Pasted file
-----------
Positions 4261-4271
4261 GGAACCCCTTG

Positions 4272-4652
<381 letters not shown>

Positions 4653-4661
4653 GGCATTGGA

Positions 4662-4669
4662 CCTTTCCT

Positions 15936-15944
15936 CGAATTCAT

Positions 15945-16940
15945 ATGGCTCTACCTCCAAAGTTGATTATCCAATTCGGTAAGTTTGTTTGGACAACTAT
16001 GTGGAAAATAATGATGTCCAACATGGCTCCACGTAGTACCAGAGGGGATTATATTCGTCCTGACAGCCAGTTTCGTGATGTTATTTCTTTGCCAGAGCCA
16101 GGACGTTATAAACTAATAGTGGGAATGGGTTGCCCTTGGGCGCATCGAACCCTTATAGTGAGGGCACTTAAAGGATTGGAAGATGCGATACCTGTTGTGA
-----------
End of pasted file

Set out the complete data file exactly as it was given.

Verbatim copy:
Positions 4261-4271
4261 GGAACCCCTTG

Positions 4272-4652
<381 letters not shown>

Positions 4653-4661
4653 GGCATTGGA

Positions 4662-4669
4662 CCTTTCCT

Positions 15936-15944
15936 CGAATTCAT

Positions 15945-16940
15945 ATGGCTCTACCTCCAAAGTTGATTATCCAATTCGGTAAGTTTGTTTGGACAACTAT
16001 GTGGAAAATAATGATGTCCAACATGGCTCCACGTAGTACCAGAGGGGATTATATTCGTCCTGACAGCCAGTTTCGTGATGTTATTTCTTTGCCAGAGCCA
16101 GGACGTTATAAACTAATAGTGGGAATGGGTTGCCCTTGGGCGCATCGAACCCTTATAGTGAGGGCACTTAAAGGATTGGAAGATGCGATACCTGTTGTGA